This weekly column offers opinions on the latest pharmaceutical industry news.

In the complicated world of medicine and money, the federal government relies on a handful of privately run directories to determine which cancer medicines it should pay for, and under which circumstances.

Unfortunately, there are some disturbing problems with these compendia, and they need to be fixed — because they’re costing taxpayers and run the risk of harming patients.

Here’s the story: There are five independent compendia, which are published by companies, a nonprofit, and a professional society. These directories contain a wealth of material, including recommendations for so-called off-label prescribing, which is when a doctor turns to a medicine that wasn’t specifically approved to treat a patient’s condition. This happens regularly — especially in oncology, where experimentation is a fixture of medical practice.

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Congress requires Medicare to cover any off-label use of a medicine that’s listed in at least one of the compendia. And some states require private insurers to do the same. As a result, these digests have a key role in determining how drugs are used to treat cancer.

But that can be an expensive proposition.

Cancer drug spending is forecast to increase up to 10.5 percent a year through 2020 and reach $150 billion, according to IMS Institute for Healthcare Informatics, a research firm. And judging by the recent past, off-label prescribing will likely continue to contribute significantly to the bill. Off-label use of 10 common cancer drugs accounted for nearly $5 billion in costs in 2010, according to a study in the Journal of Clinical Oncology.

Regrettably, these circumstances create the potential for influence peddling. How so? Even if the Food and Drug Administration does not approve a medicine for a particular purpose, drug makers know they can make money from off-label prescribing, so long as it has the stamp of approval from at least one compendia. And companies are free to lobby the compendia to have off-label uses added.

Conflicts of interest, meanwhile, may also complicate matters.

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Most physicians and researchers who help develop treatment guidelines published by the National Comprehensive Cancer Center — arguably, the most influential of the five compendia — have financial ties to manufacturers. Specifically, 86 percent of 125 experts who served on NCCN panels held at least one financial conflict of interest in 2014, according to a new study in the Journal of the American Medical Association.

“The compendia really act like a shadow system for reimbursement,” said Dr. Ethan Basch, a professor at the University of North Carolina-Chapel Hill department of medicine, who coauthored the JAMA study along with an essay that critiqued reliance on compendia for off-label use. “And the potential for bias is concerning, because for a drug company, listing in a compendia is a big deal.”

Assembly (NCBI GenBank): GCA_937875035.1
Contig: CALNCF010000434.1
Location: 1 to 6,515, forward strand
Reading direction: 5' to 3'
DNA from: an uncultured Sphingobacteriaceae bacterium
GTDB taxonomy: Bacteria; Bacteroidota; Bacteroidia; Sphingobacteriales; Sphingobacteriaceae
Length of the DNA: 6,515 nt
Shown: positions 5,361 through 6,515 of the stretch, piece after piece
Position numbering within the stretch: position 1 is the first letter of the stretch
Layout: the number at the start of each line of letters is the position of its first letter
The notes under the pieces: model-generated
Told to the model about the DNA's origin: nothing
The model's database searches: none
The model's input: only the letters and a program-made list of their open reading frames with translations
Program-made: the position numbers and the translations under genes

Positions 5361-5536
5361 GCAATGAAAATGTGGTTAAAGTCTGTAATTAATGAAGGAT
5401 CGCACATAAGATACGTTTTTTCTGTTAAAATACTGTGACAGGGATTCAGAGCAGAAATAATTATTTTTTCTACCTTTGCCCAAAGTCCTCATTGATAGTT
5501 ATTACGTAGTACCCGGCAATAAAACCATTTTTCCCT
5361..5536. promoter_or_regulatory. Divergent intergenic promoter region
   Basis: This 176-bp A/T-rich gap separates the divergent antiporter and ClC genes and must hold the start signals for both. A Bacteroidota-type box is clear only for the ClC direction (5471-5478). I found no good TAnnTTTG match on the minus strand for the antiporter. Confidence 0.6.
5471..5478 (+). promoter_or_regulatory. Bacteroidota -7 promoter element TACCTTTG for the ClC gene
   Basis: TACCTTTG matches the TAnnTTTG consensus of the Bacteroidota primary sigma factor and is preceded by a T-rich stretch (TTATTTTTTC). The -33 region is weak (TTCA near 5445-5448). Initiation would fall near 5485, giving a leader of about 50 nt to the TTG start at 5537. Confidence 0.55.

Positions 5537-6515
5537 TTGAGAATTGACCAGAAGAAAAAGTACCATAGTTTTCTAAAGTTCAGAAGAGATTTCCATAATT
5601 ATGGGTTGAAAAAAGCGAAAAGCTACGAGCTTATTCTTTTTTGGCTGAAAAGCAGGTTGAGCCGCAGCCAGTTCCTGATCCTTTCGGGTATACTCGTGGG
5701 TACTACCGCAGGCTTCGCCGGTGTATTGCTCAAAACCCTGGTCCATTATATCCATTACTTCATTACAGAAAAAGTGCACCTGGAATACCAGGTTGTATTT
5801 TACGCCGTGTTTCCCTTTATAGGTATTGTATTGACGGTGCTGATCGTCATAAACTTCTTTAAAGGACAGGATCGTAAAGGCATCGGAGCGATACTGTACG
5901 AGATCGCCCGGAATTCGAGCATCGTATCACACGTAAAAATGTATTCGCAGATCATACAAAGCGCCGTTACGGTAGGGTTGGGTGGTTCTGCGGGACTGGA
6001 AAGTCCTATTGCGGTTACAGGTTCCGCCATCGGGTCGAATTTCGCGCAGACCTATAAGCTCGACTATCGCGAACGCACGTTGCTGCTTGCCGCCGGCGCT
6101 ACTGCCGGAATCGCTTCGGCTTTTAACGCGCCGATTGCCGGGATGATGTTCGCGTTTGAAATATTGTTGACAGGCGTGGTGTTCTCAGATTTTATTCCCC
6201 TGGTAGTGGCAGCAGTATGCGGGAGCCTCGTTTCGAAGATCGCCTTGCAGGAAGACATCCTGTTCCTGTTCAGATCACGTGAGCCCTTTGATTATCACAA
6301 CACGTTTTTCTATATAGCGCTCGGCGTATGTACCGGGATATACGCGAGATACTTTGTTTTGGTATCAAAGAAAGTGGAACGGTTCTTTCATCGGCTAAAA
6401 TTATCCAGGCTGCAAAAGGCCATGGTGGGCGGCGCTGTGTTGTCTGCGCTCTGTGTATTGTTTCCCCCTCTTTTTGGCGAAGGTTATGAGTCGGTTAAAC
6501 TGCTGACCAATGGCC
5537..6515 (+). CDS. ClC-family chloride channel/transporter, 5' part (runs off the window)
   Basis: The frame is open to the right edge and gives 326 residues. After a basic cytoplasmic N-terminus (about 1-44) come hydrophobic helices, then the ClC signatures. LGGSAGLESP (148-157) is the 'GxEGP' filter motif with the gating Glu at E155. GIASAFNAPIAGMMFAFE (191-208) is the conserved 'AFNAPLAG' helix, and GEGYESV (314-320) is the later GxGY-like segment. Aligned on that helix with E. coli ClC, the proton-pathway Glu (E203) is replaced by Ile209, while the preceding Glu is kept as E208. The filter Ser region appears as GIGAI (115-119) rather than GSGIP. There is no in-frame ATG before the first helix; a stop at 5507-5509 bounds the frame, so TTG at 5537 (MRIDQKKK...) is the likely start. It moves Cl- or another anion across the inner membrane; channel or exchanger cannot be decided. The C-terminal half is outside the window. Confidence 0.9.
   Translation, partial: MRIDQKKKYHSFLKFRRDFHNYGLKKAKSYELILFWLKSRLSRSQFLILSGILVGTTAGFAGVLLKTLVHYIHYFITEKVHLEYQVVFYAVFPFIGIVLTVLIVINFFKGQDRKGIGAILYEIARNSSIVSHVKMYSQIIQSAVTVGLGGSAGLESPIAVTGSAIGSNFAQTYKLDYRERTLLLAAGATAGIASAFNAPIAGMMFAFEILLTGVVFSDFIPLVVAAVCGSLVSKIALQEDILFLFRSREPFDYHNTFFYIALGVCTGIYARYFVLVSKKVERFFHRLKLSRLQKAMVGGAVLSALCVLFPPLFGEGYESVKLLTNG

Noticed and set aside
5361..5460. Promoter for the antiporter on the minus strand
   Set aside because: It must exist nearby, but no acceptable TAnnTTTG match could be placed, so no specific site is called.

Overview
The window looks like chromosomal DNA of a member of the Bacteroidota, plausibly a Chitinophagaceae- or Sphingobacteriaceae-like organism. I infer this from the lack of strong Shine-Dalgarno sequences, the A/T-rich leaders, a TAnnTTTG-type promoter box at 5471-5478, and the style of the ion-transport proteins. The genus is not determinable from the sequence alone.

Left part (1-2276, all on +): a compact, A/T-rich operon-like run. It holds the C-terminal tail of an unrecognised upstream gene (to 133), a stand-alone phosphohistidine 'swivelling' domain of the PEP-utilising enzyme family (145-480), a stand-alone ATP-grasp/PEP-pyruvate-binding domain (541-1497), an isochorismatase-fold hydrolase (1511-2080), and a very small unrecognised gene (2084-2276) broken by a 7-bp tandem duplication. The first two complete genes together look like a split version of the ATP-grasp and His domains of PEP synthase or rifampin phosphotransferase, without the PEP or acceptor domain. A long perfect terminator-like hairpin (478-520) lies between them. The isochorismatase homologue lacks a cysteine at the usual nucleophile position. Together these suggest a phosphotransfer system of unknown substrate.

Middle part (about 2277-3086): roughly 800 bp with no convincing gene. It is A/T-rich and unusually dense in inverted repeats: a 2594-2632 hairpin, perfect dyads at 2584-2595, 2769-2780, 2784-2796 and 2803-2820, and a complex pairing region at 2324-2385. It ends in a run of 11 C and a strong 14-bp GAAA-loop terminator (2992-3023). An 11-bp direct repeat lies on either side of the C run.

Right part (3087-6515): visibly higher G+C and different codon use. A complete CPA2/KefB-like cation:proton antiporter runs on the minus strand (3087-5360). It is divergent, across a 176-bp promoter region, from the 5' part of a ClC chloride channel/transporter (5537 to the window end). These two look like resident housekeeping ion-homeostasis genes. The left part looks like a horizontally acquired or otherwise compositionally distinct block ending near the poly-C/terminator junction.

Other factors also make reliance on the compendia worrisome.

An analysis published in the Annals of Internal Medicine in 2009 found the quality of evidence cited in compendia for off-label usage was less rigorous than standards for uses approved by the FDA. And sometimes, the evidence was not up to date. That means Medicare or a private insurer may be forced to pay for a drug that is not shown to be safe or effective — thanks to one of the compendia.

Basch and his colleagues attempted a similar exercise in reviewing compendia recommendations for off-label use of Tarceva, which is approved to treat non-small cell lung cancer and pancreatic cancer. They found inconsistencies: Different compendia listed Tarceva for off-label use for different forms of cancer.

The researchers also found weak evidence supporting the off-label listings. That evidence included single case reports, small case studies, and a Phase 1 clinical trial, all of which can be questionable because the evidence may be minimal or not fully developed.

For their part, the organizations that publish the compendia defend their practices.

Gerald McEvoy, editor of the AHFS Clinical Drug compendia, wrote that his organization applies “the highest evidentiary standards” and prefers to rely on studies that have been published in peer-reviewed journals. Small case reports and Phase I studies “generally do not meet an adequate level of evidence,” he added. And he noted the AHFS has disclosure rules designed to weed out conflicts of interest, as does the NCCN.

Still, the system does not inspire confidence. So what can be done?

The JAMA essay suggests that the government should settle on using just one compendium; standards of evidence should be strengthened; conflicts of interest should be minimized; and the recommendations should be publicly accessible, rather than kept behind an expensive paywall.

“Unfortunately, there’s no master plan” for sorting out treatment decisions and insurance coverage, said Dr. Clifford Hudis, the chief executive officer of the American Society of Clinical Oncology.

Some kind of plan is needed, though. Doctors should be free to consider all options, including off-label use of drugs, but at a time when the cost of medicines is increasingly straining budgets, relying on inconsistent tools is counterproductive.

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